I am a huge fan of Agatha Christie so was both excited yet apprehensive about reading one of the New Hercule Poirot Mysteries. Excited because I love Hercule Poirot and was so happy to read more stories featuring him. I had previously read one book by Sophie Hannah and gave it 5 stars so I knew they were a brilliant author. I was a little apprehensive because it’s an existing series written 100 years after the series began. I was worried about a modern author conveying the atmosphere of the original Agatha Christie novels. I really enjoyed this book and I gave it 4 stars.

I was hooked from the first chapter. The book featured a coach trip and travel is something that has featured so many times in Agatha Christie books that it felt authentic. The rest of the book took place in a grand home in an affluent housing estate, grand homes are such a setting for my favourite Agatha Christie books. The estate setting sort of made the book feel a little more modern.

I thought that Hannah captured the character of Poirot just perfectly. I absolutely love Poirot and I feel like the Poirot in this book was the Poirot that I knew and loved. Poirot has a new sidekick who was a little bit timid for a police detective but other than that he was alright. I was a little sad not to have any of the existing Poirot sidekicks but I’m happy that Poirot was captured so well. The rest of the characters were pretty terrible, for various reasons, they just were not likeable at all. This felt a little out of sorts for a Poirot as usually there are some likeable or sympathetic suspects. This book was different though as I would have been ok with any of them being found to be guilty.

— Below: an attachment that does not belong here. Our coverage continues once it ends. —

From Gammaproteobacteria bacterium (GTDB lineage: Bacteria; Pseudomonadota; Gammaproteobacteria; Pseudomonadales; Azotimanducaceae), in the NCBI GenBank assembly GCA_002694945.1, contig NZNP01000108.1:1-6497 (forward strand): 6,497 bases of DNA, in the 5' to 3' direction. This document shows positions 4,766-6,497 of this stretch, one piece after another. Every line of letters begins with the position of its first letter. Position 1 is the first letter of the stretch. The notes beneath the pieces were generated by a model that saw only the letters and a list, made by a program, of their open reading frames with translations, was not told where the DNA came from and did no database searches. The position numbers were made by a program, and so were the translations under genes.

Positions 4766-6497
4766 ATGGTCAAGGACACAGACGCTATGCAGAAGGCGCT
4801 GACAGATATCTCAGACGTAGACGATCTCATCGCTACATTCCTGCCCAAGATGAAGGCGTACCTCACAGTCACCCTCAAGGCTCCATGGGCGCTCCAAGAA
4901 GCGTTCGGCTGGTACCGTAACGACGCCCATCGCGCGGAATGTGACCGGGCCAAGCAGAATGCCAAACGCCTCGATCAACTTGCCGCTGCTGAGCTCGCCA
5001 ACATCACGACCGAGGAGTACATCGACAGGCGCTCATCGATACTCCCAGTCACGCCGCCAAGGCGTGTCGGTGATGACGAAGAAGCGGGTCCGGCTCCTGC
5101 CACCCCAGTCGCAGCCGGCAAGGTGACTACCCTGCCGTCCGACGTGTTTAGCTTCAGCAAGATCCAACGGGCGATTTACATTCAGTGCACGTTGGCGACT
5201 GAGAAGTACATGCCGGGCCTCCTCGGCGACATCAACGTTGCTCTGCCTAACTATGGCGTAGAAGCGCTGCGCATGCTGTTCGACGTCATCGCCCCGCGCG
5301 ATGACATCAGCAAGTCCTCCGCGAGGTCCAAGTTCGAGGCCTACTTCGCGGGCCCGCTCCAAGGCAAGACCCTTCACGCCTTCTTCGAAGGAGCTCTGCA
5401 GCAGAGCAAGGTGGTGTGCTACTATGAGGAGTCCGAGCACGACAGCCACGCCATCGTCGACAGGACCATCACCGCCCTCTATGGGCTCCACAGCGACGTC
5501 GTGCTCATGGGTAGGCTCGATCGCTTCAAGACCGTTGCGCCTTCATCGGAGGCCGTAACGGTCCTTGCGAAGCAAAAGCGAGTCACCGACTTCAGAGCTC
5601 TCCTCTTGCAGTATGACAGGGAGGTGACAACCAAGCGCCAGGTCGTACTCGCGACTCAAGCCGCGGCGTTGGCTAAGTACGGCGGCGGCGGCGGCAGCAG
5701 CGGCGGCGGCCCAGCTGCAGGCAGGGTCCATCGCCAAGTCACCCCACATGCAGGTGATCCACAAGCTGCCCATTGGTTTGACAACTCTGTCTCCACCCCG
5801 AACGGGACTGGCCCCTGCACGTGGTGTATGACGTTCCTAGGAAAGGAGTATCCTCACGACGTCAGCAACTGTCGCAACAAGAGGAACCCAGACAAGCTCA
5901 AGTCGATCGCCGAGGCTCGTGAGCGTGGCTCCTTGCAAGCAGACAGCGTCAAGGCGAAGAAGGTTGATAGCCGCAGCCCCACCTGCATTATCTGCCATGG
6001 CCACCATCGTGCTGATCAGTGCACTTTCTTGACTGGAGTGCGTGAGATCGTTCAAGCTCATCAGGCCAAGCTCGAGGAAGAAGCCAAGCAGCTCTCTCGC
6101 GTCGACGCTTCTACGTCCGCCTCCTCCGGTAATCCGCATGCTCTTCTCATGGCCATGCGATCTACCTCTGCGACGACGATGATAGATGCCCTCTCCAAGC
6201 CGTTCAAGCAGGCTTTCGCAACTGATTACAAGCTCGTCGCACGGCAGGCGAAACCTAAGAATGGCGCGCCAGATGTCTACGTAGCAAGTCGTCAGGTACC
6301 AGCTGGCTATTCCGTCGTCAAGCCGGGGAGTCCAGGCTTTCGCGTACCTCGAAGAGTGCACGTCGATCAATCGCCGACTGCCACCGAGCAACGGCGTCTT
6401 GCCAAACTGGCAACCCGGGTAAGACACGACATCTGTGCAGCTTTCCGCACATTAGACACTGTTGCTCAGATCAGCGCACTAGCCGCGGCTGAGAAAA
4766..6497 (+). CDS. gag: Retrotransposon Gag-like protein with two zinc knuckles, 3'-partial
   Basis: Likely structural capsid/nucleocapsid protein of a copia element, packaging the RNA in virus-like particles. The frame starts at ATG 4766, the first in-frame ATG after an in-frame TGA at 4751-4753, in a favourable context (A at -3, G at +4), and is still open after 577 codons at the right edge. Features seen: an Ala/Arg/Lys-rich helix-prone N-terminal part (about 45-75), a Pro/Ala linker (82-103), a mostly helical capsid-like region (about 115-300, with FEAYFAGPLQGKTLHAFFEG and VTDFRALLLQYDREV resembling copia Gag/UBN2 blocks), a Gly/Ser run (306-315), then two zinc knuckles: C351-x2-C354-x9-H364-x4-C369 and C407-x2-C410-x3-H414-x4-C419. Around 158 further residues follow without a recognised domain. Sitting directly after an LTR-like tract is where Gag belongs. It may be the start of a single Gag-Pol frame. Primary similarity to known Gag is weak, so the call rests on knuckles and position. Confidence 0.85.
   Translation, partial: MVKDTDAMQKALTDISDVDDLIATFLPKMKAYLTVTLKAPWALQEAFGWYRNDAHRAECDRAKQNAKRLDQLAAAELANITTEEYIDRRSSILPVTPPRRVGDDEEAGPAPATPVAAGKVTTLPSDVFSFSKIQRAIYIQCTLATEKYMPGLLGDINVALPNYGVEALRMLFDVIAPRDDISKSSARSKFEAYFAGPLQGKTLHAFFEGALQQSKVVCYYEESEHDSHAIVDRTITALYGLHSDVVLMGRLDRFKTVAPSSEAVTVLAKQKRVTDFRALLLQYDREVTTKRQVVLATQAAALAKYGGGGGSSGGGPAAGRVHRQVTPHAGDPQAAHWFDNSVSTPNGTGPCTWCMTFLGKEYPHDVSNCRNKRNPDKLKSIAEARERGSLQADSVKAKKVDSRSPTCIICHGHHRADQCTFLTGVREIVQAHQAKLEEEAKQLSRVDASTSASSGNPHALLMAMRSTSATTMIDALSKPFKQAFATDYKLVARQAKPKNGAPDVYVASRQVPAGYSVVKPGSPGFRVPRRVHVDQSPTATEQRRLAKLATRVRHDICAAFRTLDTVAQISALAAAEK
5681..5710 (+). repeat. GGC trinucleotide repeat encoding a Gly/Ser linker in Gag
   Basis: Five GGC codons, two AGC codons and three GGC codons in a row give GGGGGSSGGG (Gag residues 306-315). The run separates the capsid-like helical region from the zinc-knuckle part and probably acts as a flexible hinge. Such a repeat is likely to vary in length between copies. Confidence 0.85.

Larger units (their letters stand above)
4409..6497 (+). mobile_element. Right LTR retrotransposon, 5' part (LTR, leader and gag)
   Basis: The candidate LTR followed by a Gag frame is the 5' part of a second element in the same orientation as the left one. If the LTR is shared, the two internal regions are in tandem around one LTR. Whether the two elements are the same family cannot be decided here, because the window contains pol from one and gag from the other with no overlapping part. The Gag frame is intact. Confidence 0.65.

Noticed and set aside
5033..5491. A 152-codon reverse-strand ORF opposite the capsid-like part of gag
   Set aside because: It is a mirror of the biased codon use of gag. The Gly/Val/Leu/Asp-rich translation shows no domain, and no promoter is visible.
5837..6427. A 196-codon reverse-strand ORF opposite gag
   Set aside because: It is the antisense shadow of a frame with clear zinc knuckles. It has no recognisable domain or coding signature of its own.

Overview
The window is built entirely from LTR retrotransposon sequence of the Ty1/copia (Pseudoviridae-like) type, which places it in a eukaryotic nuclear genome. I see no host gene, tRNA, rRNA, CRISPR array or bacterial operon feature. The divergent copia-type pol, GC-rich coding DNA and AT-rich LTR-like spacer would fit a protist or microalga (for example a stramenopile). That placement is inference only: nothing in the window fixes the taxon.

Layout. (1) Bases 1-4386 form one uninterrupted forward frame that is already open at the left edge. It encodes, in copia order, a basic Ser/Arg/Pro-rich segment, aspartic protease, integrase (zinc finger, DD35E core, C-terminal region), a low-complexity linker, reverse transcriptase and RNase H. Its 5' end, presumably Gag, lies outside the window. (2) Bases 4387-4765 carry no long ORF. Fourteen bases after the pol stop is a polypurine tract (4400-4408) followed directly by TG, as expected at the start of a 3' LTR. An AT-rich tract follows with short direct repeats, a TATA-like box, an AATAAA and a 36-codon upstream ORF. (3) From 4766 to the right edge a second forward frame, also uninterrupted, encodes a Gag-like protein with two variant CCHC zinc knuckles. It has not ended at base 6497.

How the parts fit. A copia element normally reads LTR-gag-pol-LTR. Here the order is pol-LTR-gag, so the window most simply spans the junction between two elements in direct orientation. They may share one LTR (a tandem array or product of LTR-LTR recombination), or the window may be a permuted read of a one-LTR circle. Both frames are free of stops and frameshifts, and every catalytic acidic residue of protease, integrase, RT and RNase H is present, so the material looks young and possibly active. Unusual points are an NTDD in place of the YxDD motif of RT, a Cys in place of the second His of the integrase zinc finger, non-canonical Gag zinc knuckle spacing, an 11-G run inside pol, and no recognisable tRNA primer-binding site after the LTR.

I really enjoyed the plot of this book. It was a classic whodunnit which was exactly what I wanted. I didn’t guess the ending or see any of the twists coming. It did feel different to an Agatha Christie book but it felt like a very excellent homage. This was the fourth of the New Hercule Poirot Mysteries but I’ve found out that my library has the first three books in this series so I fully intend on reading those too!


After the Funeral

The master of a Victorian mansion dies suddenly – and his sister is convinced it was murder…. When Cora is savagely murdered with a hatchet, the extraordinary remark she made the previous day at her brother Richard’s funeral suddenly takes on a chilling significance. At the reading of Richard’s will, Cora was clearly heard to say: ‘It’s been hushed up very nicely, hasn’t it…But he was murdered, wasn’t he?’ In desperation, the family solicitor turns to Hercule Poirot to unravel the mystery.